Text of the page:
By Rick Maze
The Army Times
Sunday 04 November 2007
About 6 percent of Afghanistan and Iraq war veterans seeking treatment at Department of Veterans Affairs hospitals have been diagnosed with traumatic brain injuries, according to preliminary data released Friday.
A VA mandatory screening program that took effect in April has looked at 61,285 veterans of the wars. Of those, 19.2 percent were identified on the screening questionnaire as potentially suffering from traumatic brain injuries and were referred for more tests.
While evaluation continues, VA spokeswoman Alison Aikele said officials believe, based on a smaller sample, that the final result about 5.8 percent will be diagnosed with TBI.
Aikele said it is too soon to draw any conclusions from the screening because the program has been under way for only a few months. Until there is more screening and evaluation, VA officials do not want to jump to any sweeping conclusions about brain injuries, she said.
"We did not really know what to expect," she said when asked if the number of confirmed TBI cases matched VA's expectations.
However, the 5.8 percent figure appears low. The Defense and Veterans Brain Injury Center, a joint Pentagon-VA research effort, 14 percent to 20 percent of troops in previous conflicts have had traumatic brain injuries. The Center says there are reasons to expect a higher percentage among troops in the current conflicts because improved body armor has made them more likely to survive injuries that would have been fatal in previous wars, and because of the prevalence of roadside bombs and rocket-propelled grenades to attack U.S. forces. The blasts from such weapons can easily cause concussive brain injuries.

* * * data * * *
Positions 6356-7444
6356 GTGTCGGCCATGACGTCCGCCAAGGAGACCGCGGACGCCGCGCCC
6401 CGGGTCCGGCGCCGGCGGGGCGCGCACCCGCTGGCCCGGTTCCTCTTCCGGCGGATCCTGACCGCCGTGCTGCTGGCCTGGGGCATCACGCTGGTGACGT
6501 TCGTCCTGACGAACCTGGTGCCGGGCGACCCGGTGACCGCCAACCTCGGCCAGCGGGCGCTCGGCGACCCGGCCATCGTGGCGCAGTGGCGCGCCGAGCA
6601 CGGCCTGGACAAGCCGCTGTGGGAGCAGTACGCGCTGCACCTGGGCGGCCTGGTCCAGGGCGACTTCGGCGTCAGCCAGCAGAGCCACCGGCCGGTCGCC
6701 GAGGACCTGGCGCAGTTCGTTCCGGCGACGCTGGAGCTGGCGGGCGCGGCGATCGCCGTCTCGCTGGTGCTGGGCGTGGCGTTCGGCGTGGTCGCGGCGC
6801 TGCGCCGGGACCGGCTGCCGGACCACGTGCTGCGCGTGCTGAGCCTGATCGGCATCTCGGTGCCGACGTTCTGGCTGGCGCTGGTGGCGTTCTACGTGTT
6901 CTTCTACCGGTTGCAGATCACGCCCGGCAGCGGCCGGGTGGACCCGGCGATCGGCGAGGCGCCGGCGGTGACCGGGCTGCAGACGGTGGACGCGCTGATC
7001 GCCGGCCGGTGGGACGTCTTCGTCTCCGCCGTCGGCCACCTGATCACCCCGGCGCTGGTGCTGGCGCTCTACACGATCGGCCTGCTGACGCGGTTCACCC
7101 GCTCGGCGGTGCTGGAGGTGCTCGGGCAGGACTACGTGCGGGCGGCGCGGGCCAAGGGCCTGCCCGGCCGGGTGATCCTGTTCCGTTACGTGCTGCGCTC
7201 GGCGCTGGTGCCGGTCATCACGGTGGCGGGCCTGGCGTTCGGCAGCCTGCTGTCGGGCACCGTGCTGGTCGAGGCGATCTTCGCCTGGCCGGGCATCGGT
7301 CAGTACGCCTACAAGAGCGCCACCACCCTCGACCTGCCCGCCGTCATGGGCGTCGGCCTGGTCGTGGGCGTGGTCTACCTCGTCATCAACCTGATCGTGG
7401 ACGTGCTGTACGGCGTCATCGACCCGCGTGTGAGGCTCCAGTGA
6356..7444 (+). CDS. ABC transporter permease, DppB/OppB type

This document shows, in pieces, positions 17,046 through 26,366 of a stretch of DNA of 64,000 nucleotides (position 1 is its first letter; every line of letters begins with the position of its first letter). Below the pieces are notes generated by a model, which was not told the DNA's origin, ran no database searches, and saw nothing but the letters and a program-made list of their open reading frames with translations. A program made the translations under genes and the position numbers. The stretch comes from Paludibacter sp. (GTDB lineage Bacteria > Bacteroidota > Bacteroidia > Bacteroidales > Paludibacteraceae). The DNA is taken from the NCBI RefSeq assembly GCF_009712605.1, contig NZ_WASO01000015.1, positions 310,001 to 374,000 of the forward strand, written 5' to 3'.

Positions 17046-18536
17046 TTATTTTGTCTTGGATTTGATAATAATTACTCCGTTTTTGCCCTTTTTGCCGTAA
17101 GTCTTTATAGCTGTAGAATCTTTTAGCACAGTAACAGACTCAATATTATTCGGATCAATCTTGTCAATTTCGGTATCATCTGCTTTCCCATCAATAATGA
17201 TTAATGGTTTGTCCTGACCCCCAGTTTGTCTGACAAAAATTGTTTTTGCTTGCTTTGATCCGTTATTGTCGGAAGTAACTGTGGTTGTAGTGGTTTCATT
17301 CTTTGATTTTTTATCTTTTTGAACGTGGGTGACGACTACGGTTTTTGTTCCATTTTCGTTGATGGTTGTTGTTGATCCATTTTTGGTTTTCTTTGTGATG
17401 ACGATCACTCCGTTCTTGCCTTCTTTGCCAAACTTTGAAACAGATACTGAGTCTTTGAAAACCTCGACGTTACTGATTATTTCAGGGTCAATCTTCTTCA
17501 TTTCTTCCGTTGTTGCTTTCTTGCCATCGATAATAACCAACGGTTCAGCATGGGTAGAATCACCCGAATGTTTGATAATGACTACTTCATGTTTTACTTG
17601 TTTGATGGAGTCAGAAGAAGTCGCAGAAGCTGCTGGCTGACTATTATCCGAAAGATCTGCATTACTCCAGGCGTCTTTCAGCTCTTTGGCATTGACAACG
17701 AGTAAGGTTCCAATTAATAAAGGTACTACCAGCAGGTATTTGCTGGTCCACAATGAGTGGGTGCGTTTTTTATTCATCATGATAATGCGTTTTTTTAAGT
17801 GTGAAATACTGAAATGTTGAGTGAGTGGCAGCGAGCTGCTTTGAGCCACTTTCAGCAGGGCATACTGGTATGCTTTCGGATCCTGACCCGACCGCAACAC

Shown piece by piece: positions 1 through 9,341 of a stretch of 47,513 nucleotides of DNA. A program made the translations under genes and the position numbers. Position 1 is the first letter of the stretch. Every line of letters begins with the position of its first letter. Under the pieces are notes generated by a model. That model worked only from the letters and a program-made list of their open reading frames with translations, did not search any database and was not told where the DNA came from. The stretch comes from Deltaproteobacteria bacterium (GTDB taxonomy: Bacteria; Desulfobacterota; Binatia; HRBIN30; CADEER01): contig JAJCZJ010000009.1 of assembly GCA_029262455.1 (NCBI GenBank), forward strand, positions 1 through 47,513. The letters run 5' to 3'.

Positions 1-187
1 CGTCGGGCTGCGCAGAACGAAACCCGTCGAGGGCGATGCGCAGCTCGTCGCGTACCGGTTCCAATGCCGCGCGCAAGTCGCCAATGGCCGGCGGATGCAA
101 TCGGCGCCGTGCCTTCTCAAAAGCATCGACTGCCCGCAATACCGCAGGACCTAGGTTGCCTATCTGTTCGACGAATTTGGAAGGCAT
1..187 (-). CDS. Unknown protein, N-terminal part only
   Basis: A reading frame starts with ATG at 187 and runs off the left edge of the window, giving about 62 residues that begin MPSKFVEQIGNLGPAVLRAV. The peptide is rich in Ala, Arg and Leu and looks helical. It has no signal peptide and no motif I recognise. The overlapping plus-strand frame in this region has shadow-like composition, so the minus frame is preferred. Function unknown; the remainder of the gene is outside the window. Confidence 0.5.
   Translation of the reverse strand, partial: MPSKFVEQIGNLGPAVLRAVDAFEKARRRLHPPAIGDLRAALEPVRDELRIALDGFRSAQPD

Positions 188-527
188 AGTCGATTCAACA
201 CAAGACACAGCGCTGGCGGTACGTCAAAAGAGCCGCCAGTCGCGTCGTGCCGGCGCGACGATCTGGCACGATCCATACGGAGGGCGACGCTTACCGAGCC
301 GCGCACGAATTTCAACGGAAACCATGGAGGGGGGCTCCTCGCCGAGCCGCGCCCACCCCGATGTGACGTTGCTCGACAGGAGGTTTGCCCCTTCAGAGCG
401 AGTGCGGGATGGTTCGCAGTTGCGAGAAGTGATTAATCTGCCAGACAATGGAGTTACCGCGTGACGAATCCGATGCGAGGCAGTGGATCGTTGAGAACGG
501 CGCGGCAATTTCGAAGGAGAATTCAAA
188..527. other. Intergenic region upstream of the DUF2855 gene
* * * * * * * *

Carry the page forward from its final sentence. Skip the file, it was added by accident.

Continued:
Sen. Daniel Akaka, D-Hawaii, the Senate Veterans' Affairs Committee chairman, said it is clear that traumatic brain injury will be a major issue facing VA in the future.
"Traumatic brain injury is the signature wound for veterans of the wars in Iraq and Afghanistan," Akaka said. "I commend the Department of Veterans Affairs for stepping up their TBI screening for service members who have returned from combat."
Akaka said he is working with other lawmakers to ensure VA has money to treat those diagnosed with TBI.
Aikele said it is not yet clear how much more help the VA will need. Mild cases of TBI can "work themselves out" in about 18 months without exhaustive treatment, she said.
But more serious forms of TBI can result in a lifelong disability.
TBI can be difficult to diagnosis because many of its symptoms are not necessarily considered inappropriate or unexpected in a veteran returning from combat.
Symptoms include increased anxiety, depression, irritability, difficulty communicating and behavior changes. More serious symptoms include memory loss, balance problems, numbness, slurred speech and an inability to concentrate.